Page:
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J Biol Chem. 2001 Jul 20;276(29):27488-97. Epub 2001 May 17.

Characterization of a new subfamily of winged-helix/forkhead (Fox) genes that are expressed in the lung and act as transcriptional repressors.

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Department of Medicine, University of Pennsylvania, Philadelphia, Pennsylvania 19104, USA.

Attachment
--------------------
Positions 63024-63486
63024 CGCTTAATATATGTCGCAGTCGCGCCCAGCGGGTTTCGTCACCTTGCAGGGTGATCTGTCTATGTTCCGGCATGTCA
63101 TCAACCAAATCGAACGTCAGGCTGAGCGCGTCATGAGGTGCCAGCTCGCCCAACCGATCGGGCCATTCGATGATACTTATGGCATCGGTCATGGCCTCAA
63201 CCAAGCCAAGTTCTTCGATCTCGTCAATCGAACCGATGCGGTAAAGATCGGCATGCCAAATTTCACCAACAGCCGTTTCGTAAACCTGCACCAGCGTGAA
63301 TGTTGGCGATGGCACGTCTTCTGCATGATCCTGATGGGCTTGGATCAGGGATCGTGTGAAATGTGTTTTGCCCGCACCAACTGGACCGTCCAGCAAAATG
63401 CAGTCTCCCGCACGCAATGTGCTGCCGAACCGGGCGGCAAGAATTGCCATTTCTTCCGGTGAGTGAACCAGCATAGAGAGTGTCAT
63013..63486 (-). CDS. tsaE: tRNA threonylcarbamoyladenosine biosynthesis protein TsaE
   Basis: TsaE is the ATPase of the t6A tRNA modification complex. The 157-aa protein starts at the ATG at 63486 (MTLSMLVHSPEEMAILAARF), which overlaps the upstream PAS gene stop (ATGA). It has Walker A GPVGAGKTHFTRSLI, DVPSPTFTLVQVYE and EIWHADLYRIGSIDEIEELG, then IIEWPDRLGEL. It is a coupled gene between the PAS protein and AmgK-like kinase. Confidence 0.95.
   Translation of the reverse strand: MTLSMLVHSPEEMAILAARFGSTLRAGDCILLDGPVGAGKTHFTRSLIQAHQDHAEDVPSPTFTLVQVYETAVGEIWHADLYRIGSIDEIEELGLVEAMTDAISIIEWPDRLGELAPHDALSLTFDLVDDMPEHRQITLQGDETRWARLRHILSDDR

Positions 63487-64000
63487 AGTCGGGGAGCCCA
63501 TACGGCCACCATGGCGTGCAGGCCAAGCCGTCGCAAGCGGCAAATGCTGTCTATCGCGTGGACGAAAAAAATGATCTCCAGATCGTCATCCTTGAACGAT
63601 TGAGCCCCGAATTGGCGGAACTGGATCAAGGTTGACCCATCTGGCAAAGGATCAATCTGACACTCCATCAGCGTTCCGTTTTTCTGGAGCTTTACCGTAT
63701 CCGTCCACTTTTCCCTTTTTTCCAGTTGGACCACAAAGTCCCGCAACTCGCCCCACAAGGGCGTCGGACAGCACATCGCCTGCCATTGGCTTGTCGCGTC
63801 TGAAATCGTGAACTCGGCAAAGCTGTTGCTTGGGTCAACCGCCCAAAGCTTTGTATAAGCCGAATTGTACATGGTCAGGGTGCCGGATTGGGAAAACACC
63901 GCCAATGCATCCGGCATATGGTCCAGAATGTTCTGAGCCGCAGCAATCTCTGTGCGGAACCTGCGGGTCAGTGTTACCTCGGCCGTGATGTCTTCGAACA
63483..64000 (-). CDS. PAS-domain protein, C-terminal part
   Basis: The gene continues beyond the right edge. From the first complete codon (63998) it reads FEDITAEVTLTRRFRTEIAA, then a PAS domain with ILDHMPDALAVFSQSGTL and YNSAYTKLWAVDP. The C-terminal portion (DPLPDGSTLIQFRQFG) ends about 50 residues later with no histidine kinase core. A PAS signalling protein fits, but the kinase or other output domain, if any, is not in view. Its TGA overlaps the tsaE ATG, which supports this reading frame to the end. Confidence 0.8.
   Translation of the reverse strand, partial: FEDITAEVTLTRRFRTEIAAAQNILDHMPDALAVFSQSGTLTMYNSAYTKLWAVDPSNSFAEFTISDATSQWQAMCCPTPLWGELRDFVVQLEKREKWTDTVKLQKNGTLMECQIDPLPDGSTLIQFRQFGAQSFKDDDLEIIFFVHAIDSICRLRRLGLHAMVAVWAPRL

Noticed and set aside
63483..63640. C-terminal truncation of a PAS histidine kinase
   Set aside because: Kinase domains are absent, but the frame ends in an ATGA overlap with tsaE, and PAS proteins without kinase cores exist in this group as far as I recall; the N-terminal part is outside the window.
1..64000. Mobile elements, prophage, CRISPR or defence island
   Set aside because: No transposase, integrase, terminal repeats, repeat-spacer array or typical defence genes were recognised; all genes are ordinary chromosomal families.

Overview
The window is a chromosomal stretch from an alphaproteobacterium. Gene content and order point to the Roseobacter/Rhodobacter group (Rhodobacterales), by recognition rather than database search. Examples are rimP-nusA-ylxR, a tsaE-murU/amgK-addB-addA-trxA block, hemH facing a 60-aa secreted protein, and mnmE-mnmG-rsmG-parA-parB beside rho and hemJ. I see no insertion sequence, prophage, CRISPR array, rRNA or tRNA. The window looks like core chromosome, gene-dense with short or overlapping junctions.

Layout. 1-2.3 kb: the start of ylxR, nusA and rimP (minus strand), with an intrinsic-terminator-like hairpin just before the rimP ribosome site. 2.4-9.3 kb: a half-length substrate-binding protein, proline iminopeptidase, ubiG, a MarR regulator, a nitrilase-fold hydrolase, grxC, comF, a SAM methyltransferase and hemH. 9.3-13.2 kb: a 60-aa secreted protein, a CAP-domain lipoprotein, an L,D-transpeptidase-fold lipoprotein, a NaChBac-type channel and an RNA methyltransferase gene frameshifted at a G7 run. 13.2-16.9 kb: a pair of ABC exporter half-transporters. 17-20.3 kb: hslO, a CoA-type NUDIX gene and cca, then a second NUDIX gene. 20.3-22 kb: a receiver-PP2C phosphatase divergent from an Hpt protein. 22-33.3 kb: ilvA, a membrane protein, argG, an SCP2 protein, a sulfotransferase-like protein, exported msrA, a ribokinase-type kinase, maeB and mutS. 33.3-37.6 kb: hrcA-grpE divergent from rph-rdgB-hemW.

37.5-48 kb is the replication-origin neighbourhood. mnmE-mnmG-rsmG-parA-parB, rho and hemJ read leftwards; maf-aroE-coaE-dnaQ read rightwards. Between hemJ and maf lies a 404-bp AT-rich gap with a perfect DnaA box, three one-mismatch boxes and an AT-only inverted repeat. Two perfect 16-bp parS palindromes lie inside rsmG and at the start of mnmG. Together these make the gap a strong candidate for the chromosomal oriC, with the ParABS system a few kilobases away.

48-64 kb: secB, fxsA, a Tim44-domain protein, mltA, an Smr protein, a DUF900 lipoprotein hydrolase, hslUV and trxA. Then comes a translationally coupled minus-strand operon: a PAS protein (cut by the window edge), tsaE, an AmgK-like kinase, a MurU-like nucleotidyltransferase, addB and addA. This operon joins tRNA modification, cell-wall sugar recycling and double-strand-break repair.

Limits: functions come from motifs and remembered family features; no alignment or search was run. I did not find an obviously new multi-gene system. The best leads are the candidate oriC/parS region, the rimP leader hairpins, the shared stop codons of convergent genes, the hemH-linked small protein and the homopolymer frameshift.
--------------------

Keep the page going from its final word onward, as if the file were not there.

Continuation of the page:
Epithelial gene expression in the lung is thought to be regulated by the coordinate activity of several different families of transcription factors including the Fox family of winged-helix/forkhead DNA-binding proteins. In this report, we have identified and characterized two members of this Fox gene family, Foxp1 and Foxp2, and show that they comprise a new subfamily of Fox genes expressed in the lung. Foxp1 and Foxp2 are expressed at high levels in the lung as early as E12.5 of mouse development with Foxp2 expression restricted to the airway epithelium. In addition, Foxp1 and Foxp2 are expressed at lower levels in neural, intestinal, and cardiovascular tissues during development. Upon differentiation of the airway epithelium along the proximal-distal axis, Foxp2 expression becomes restricted to the distal alveolar epithelium whereas Foxp1 expression is observed in the distal epithelium and mesenchyme. Foxp1 and Foxp2 can regulate epithelial lung gene transcription as was demonstrated by their ability to dramatically repress the mouse CC10 promoter and, to a lesser extent, the human surfactant protein C promoter. In addition, GAL4 fusion proteins encoding subdomains of Foxp1 and Foxp2 demonstrate that an independent and homologous transcriptional repression domain lies within the N-terminal end of the proteins. Together, these studies suggest that Foxp1 and Foxp2 are important regulators of lung epithelial gene transcription.

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